You have lots of great ideas that you want to turn into a book – that’s wonderful! Now the hard work starts. Much needs to happen before an idea becomes a full-grown manuscript. The first step is to hone your writing skills, through advice from other writers and from your potential readers too. Here are some ideas on where to get that support:
On Writing: a Memoir of the Craft by Stephen King
Part-memoir and part-masterclass, On Writing dispels any doubt that a wealth of knowledge and writing skills underpins Stephen King’s prolific output. He starts with a mini-autobiography, discussing his childhood, and the experiences and influences that helped him to become the author he is; this morphs into a section of advice to budding writers, drawn from questions he had been asked (and some he wished he had). The final section of the book is a raw and compelling description of his recovery from his near-fatal car accident in 1999. In serious pain and frustrated with his incapacity, it’s no exaggeration to say that the act of writing helped him to survive that difficult time.
20 Master Plots and How to Build Them by Ronald B. Tobias
This is a fascinating piece of literary analysis as well as a useful writer’s resource. Ronald B. Tobias shows how most powerful, engaging stories fall within 20 timeless and universal “Master Plots” – such as Quest, Adventure, Forbidden Love, and Transformation. Each chapter of this book examines one Master Plot, analysing and explaining how it works, illustrating with literary and cinematic examples, and concluding with checklists that keep writers on-track. Ronald B. Tobias also shows how to adapt and develop these themes to suit your characters, making your fiction more cohesive and convincing.
Autobiography is the ultimate “writing about what we know”, but laying bare our lives and those of our circles is fraught with social and emotional risks. Here, 20 memoirists including Cheryl Strayed (Wild) and Ayelet Waldman (Bad Mother), tell us why and how they do it. Many of this diverse and talented group talk about a compulsion to write, hoping that their stories will resonate with and help someone else. Others dispense advice on how to handle the (both positive and negative) reactions to their work. Part bibliography, part personal reflection and part writer’s manual, Why We Write About Ourselves is inspiring and highly readable.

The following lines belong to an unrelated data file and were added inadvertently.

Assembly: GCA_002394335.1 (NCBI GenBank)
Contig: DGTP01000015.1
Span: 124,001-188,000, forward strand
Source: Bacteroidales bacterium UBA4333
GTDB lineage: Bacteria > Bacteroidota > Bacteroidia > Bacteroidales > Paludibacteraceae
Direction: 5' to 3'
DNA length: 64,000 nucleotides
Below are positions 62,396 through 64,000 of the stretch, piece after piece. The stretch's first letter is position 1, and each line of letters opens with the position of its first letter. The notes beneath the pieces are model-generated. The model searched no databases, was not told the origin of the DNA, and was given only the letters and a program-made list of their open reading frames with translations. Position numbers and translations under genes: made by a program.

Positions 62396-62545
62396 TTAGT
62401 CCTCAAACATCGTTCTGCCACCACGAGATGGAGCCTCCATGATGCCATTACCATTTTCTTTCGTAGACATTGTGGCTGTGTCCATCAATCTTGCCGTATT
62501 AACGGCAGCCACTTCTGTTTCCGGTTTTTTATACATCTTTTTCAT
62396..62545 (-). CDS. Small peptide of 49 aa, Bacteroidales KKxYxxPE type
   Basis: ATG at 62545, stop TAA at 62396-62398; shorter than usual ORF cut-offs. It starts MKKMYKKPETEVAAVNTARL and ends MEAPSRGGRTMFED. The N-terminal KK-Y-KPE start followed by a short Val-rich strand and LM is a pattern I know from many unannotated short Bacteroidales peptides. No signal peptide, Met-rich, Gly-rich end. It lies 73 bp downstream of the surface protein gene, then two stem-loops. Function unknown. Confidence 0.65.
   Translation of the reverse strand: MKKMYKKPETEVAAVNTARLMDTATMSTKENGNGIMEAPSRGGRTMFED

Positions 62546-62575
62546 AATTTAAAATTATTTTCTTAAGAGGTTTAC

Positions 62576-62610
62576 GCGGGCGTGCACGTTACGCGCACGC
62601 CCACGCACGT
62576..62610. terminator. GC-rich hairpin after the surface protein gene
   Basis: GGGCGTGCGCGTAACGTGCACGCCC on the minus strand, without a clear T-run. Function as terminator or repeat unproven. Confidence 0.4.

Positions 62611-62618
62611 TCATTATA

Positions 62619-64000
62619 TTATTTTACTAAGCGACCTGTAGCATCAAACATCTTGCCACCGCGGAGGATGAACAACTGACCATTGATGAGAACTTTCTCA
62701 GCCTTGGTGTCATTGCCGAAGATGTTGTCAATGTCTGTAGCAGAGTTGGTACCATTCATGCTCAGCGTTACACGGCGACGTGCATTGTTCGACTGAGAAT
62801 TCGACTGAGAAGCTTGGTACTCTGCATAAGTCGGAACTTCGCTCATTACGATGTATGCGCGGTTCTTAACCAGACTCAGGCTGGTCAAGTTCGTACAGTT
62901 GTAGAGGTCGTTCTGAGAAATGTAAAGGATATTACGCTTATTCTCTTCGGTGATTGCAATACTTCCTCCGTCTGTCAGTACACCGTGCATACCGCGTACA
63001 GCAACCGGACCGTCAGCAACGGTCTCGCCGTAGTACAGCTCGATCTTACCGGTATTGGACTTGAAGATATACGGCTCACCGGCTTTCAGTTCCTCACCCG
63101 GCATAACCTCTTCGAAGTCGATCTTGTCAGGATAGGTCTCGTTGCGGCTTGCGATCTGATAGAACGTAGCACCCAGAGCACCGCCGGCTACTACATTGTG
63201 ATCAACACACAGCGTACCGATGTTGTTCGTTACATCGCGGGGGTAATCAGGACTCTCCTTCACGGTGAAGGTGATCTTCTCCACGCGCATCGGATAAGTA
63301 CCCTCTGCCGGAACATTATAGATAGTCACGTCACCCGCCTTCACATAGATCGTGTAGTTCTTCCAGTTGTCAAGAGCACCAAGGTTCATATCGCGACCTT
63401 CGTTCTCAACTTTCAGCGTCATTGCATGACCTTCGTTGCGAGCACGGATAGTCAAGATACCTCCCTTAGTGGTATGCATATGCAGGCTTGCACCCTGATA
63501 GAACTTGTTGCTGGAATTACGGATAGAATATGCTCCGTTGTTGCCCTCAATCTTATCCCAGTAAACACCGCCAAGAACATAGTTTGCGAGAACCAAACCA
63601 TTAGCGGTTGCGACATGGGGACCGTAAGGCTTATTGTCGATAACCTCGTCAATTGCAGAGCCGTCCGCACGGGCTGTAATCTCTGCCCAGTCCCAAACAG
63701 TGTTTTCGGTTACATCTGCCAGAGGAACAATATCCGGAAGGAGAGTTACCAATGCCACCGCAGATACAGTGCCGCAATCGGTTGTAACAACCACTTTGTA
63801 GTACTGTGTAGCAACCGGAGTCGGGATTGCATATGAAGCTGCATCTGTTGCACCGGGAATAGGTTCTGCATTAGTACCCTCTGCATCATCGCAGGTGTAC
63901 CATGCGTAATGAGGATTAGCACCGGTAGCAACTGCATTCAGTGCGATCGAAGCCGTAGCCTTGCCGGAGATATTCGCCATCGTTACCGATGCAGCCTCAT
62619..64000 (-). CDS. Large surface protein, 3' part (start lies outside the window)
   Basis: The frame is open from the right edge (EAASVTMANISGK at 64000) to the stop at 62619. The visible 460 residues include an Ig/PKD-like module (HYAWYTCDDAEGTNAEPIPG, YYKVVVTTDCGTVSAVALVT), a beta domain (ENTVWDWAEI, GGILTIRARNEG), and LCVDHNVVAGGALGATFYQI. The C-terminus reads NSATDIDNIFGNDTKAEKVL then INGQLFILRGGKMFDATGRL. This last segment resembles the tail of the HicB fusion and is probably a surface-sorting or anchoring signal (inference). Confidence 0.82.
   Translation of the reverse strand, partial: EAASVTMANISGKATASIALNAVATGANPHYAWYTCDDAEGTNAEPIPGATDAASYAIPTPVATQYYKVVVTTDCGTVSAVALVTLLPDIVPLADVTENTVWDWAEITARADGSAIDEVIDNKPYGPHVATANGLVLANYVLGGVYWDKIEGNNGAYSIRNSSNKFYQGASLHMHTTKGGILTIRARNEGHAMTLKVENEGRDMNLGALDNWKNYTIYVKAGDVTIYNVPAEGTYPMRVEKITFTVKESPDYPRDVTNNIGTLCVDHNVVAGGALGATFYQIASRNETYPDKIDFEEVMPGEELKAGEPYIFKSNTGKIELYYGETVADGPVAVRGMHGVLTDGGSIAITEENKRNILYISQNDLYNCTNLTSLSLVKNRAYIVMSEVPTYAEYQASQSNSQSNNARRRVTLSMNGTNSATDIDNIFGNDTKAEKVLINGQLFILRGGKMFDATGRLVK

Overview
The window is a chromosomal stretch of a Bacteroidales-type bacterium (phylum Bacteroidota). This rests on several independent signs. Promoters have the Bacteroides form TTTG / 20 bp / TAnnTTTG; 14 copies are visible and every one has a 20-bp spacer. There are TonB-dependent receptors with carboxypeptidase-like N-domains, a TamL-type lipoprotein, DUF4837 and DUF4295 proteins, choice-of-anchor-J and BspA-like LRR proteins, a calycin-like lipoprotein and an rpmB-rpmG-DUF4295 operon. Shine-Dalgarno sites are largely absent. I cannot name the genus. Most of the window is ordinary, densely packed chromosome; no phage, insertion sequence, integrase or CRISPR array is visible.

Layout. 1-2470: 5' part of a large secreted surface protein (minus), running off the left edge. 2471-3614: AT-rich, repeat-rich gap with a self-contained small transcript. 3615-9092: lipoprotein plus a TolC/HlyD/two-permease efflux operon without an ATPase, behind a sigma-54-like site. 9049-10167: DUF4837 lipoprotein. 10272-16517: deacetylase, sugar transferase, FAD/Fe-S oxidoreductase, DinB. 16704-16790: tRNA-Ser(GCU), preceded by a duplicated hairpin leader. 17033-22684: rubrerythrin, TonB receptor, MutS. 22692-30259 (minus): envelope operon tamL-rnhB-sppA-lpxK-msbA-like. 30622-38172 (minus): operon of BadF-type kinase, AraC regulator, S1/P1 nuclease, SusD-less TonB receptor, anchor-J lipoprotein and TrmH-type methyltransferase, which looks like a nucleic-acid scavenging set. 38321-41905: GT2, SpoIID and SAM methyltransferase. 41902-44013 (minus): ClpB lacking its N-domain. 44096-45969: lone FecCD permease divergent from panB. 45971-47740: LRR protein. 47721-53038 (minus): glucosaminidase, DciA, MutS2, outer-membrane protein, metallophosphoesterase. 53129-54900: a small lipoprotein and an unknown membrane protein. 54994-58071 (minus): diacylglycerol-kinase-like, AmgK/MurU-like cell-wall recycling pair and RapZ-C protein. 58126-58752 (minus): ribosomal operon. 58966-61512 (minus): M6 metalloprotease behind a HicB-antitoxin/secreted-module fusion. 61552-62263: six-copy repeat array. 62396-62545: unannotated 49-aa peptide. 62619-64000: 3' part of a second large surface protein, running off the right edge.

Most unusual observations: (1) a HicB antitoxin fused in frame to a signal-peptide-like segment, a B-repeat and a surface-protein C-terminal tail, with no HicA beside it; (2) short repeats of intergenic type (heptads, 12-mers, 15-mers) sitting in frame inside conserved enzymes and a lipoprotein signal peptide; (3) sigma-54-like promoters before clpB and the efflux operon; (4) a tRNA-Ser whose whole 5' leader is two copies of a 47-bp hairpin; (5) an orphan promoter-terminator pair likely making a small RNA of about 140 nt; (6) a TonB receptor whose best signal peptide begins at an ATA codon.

Cheryl Klein is an experienced editor at Scholastic Books, and this is her comprehensive guide to crafting great middle-grade and young adult fiction. Her advice ranges from writing and editing to pitching your idea, navigating the publication process and choosing an agent. A range of writing exercises will challenge you to analyse, critique and revise your work. The Magic Words offers a nice balance between encouragement with pragmatism, and the wealth of insider tips will help you refine your masterpiece into a compelling, publishable form.
Once Upon a Slime: 45 Fun Ways to Get Writing… Fast! by Andy Griffiths and Terry Denton
Once Upon a Slime encourages kids to have fun creating stories and playing with words. Drawing upon the skills of the hugely successful Andy Griffiths and Terry Denton, this book can be enjoyed on many different levels – as an activity book, as a series of writing exercises, as Andy Griffiths’ story on how he became a writer, and also as a sneak peek at the creative processes of this mighty duo. Once Upon a Slime is simply fun to read, full of examples from Andy and Terry’s books. It speaks directly to kids and young people but is also useful for teachers and caregivers – make this your go-to guide for encouraging young people to start writing.
Using Social Media to Develop your Writing Career
The rise of social media has changed the publishing landscape profoundly. It has enabled authors to engage with potential readers even before publication; it has helped authors to connect and form supportive communities; and it has created new pathways to publication, either by self-publishing, or by attracting publishers through your profile as a blogger / social media influencer. Here are two writer- and writing-specific communities worth your attention:
Tablo (tablo.io) is a self-publishing platform that also helps writers engage with their readers – and for readers to discover new books and/or writers in their favourite genres. Writers can upload works-in-progress to seek feedback. Publishers also have a presence on Tablo, and there are communities offering advice to aspiring writers.
Wattpad (wattpad.com) is a reading app with social networking features that helps writers interact with readers and promote their work. Wattpad has become a huge repository of user-generated stories, some of which have been adapted into successful TV series and movies. Wattpad also hosts writing contests and has helped secure book deals for their most popular contributors.